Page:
The Directive 2016/943 on the protection of undisclosed know-how and business information (trade secrets) against their unlawful acquisition, use and disclosure (“Directive”) was adopted by the European Parliament and the Council on 8 June 2016 and entered into force on 5 July 2016.

The reason behind the adaptation of the Directive was that there is a great divergence between the regulations of Member States on trade secrets and know-how, thus, the protection of trade secrets is fragmented throughout the EU, hampering innovation and hindering the effective functioning of the internal market. The aim of the Directive is to harmonize the respective national regulations on trade secrets, however, the Member States are free to grant higher level of protection. The Directive includes detailed definition for trade secrets and prohibits the unlawful acquisition, use and disclosure thereof.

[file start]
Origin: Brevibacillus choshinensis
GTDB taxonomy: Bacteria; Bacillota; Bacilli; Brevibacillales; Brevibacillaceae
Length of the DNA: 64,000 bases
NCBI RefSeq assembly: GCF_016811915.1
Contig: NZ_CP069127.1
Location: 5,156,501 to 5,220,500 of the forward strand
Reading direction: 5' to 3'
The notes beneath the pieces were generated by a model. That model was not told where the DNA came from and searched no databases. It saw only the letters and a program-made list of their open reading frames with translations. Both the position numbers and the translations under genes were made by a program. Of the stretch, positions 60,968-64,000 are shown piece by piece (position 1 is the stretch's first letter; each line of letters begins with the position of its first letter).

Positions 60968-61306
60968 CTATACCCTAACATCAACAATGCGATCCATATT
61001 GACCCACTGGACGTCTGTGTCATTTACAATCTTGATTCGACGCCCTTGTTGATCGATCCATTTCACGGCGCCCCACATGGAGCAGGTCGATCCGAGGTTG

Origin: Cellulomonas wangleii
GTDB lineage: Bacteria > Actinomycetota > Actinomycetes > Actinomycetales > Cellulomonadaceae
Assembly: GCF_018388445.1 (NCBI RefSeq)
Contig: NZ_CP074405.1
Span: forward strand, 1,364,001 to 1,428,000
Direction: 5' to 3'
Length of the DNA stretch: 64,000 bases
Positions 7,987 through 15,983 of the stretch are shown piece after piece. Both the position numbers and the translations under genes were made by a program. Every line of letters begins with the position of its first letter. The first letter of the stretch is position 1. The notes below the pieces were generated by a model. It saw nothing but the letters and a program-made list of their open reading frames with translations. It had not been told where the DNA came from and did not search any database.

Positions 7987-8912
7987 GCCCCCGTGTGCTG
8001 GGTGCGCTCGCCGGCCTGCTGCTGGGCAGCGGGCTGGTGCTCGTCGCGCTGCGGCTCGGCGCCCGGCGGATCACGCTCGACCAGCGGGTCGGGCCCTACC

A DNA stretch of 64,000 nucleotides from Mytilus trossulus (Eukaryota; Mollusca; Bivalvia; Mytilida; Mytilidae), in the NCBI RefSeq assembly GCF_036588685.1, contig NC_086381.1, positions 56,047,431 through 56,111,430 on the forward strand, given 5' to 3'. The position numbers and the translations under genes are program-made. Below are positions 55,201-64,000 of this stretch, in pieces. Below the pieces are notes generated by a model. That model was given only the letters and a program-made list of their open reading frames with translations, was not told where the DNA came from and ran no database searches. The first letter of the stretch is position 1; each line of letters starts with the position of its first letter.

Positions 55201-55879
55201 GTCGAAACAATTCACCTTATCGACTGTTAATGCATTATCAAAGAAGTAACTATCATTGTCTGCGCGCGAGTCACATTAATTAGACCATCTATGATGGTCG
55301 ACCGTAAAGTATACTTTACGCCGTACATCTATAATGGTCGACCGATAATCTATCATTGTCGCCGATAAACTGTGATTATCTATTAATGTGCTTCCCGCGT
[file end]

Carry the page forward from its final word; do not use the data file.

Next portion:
The regulations of the Directive are being implemented into the Hungarian law by adopting a new act on trade secrets and know-how. Currently, the trade secret and know-how are regulated in the Hungarian Civil Code as rights relating to personality. The new act will depart from this concept and will ensure to the trade secret and know-how a protection similar to intellectual property rights. The applicable sanctioning regime in case of infringement will also be similar to IP rights. This conceptual change is reflected in the method of transposition of the Directive, since a separate new act will be introduced to regulate trade secrets and know-how, instead of amending the provisions of Civil Code and the Code of Civil Procedure. The bill also includes provisions to preserve the confidentiality of trade secrets in the course of court proceedings. The bill is currently under discussion and will enter into force next summer (the deadline for the mandatory implementation period expires on 9 June 2018).